oOh!’s “public space” content model takes Out Of Home beyond just advertising
The future of the Out of Home industry will take a radical turn to look more like a content business engaging consumers in micro-moments, disbanding decades of advertising-only formats. Instead it will be a blend of content, utility and commercial messages in public spaces, according to oOh!media Chief Content and Creative Officer, Neil Ackland.
Ackland thinks blending ads and content will deliver higher public engagement for all Out of Home formats, cultural relevance and better, sustainable results for advertisers.
Changing the mix
“If television only ever showed ads, no one would watch it. But TV has a well established value exchange where you tune in for half an hour of TV and you get your six or seven minutes of ads,” says Ackland.
“Out of Home has pretty much been 100 per cent ads; we’ve trained audiences to view it as purely an advertising medium. The question we have been posing is what happens when we change that balance and start to introduce dynamic content into the feed using digital out of home?”
The answer has been stronger engagement, which over time will increase the value of oOh!’s inventory and assets, delivering a significant competitive advantage, Ackland suggests.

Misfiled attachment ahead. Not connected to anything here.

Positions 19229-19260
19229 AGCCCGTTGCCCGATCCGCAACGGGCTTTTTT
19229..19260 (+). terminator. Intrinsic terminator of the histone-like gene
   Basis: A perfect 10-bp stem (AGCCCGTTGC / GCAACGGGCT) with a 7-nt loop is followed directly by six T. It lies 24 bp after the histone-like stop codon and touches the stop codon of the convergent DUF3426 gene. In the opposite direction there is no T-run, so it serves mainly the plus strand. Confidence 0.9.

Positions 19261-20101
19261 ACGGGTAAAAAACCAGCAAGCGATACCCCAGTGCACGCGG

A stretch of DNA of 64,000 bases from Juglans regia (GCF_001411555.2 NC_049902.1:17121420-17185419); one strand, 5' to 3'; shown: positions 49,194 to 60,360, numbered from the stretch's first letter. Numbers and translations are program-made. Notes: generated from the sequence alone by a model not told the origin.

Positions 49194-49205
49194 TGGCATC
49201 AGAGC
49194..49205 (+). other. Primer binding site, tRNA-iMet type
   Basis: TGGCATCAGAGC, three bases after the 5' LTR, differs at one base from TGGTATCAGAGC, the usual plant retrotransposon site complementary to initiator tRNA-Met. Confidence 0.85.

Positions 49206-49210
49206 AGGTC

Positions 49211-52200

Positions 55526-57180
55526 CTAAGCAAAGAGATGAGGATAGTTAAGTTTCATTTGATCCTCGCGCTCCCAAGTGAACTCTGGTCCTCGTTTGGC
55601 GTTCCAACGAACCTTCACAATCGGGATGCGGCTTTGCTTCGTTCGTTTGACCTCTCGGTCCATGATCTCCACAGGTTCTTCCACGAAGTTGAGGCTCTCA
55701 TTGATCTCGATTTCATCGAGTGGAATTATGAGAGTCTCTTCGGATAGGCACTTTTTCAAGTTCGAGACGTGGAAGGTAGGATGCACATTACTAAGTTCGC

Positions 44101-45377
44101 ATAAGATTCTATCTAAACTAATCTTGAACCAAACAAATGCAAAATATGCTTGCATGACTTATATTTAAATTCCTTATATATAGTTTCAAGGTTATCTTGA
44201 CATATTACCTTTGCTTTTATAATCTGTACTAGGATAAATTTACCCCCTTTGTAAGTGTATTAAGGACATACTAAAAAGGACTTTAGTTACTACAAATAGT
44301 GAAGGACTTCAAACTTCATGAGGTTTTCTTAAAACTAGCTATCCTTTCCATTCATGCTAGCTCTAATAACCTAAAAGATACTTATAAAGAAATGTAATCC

Mindful moments at Brisbane Airport
As part of the redevelopment and broader media strategy with Brisbane Airport Corporation (BAC), oOh! has created a powerful media solution that complements the busy airport environment.
The recent Out of Home contract renewal with oOh! provided an opportunity to review BAC’s media strategy across the board and look at innovative ways to incorporate imagery and messaging that appealed to the specific passenger mix while amplifying Brisbane Airports’ ‘uniquely Queensland’ sense of place.
The digitisation of signage allows greater breadth of content scope than static installations, allowing advertisers to refresh creative regularly, while enabling BAC to provide a customer first approach. An example of this is the ‘mindful moments’ content that has been specifically developed by oOh!’s in-house creative team to guide passengers, who may have anxiety about flying, through meditation techniques and breathing exercises.
So, it’s not all about advertising messaging.
The emerging network-wide strategy of mixing content and ads for audiences is already part of oOh!’s strategy in office towers across it’s Office network. Ackland cites Sydney’s Barangaroo precinct for what more is to come from the group.
“Lawyers, managers, consultants and senior C-suite execs are coming in and out of those buildings all the time. We have screens as they enter the building and then screens in the elevators, which are longer dwell time environments with high frequency where people are engaging with the screen as they take the lift,” says Ackland.
“What we’re trying to do is blend a mixture of location-based content that adds value to your experience in Barangaroo, mixing advertising and utility to draw in engagement and make these public spaces more useful, entertaining and give people better connection to what’s around them.
“We think public space content has a huge opportunity to be culturally influential and bring a whole new element to the relevance, effectiveness and sustainability of oOh!’s screen network across the country.”